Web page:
EB: Yes, I recorded a video message that I shared with my Benelux colleagues after a few weeks, when I was feeling well enough. After having received so many caring messages from my colleagues, I wanted to inform them personally about my situation – and to warn them about just how serious this virus is!
NH: Has anyone else in your family been infected?
EB: At first, I was the only one in my entire family, circle of friends, or even acquaintances, to be infected. But, after a few weeks, my wife had a pulmonary embolism triggered by COVID-19. So, yes, you can say that our home was struck really hard by the pandemic.
NH: Despite the dramatic course of your infection, you finally recovered, and COVID-19 gave you a second chance at life. What did you decide to do with this gift?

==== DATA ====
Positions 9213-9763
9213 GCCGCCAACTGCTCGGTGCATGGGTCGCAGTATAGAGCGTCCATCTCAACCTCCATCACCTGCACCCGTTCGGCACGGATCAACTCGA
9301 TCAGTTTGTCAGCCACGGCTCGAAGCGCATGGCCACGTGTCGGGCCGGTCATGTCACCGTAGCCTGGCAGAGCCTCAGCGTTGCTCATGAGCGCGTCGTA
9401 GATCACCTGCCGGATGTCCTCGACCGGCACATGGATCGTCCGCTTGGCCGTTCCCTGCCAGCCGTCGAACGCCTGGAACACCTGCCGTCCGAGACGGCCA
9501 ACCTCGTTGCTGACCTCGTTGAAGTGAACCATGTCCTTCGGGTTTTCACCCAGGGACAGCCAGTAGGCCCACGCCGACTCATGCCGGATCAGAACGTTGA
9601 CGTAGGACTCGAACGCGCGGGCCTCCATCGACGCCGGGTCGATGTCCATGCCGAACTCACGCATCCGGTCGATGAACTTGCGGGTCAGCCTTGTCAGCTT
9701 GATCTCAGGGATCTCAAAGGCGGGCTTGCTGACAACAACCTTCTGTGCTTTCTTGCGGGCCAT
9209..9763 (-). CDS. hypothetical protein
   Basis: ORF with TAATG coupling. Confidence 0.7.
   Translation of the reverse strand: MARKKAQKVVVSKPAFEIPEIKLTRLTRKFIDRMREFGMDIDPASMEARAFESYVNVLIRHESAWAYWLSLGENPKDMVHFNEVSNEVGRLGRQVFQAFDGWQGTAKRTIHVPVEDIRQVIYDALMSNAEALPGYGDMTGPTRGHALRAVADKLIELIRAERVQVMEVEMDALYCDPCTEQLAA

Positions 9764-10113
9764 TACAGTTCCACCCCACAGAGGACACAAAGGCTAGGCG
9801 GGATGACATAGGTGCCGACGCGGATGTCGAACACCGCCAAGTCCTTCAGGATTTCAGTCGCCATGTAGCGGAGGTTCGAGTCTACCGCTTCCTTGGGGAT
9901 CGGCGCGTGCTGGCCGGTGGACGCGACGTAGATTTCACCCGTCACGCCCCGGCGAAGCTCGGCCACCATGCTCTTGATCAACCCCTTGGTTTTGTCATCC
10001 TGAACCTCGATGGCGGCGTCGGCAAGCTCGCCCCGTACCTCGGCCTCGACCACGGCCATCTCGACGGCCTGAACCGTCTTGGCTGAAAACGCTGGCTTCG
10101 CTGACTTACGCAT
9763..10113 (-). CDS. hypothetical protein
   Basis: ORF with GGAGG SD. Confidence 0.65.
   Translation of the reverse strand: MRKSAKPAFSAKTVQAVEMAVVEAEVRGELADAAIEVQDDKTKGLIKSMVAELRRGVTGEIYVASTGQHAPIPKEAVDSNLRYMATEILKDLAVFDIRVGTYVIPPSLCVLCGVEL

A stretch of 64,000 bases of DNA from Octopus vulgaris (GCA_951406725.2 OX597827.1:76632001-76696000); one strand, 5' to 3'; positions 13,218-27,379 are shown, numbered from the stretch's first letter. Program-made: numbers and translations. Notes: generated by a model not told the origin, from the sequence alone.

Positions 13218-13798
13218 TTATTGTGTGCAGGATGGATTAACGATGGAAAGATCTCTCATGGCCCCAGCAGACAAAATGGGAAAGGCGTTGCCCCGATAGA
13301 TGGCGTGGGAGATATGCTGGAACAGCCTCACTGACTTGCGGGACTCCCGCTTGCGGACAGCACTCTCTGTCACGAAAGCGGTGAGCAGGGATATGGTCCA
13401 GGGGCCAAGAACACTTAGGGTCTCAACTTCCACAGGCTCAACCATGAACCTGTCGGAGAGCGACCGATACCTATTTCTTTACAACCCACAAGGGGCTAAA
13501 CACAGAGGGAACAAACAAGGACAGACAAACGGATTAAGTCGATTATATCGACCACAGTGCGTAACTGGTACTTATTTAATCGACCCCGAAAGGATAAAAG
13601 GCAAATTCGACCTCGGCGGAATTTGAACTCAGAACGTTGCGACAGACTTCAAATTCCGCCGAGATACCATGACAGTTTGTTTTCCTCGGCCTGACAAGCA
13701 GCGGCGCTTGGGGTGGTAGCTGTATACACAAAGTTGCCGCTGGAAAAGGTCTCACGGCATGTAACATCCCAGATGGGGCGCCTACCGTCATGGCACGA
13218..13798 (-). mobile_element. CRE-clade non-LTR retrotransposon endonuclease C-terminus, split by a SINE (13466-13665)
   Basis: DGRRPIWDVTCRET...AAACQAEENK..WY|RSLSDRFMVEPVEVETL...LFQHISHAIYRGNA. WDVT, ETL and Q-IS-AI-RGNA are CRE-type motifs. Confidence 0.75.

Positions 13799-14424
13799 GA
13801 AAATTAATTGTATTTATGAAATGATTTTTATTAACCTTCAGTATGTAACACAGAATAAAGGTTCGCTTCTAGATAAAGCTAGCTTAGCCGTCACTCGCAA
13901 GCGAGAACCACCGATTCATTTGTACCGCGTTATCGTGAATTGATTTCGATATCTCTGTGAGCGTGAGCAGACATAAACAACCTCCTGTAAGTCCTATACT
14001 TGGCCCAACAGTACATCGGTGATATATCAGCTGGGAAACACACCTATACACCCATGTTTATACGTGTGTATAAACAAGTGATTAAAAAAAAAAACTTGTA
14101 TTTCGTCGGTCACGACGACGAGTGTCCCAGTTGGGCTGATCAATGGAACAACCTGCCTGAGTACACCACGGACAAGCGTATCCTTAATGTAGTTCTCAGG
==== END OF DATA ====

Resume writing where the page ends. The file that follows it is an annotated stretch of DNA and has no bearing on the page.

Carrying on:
EB: Among many things, COVID-19 has taught me that we only have one life to live, that we should make the best out of it, that we should never take anything for granted, what truly matters, and who I can really count on. So, in a sense, it has also brought me some good things. In December 2020, after 10 years together, my girlfriend finally asked me to marry her, which I did. We both realized that if we can get through this pandemic, we can get through anything, and should be together for the rest of our lives.
NH: What has been your key takeaway from the illness? And what would you like your colleagues to learn from your story?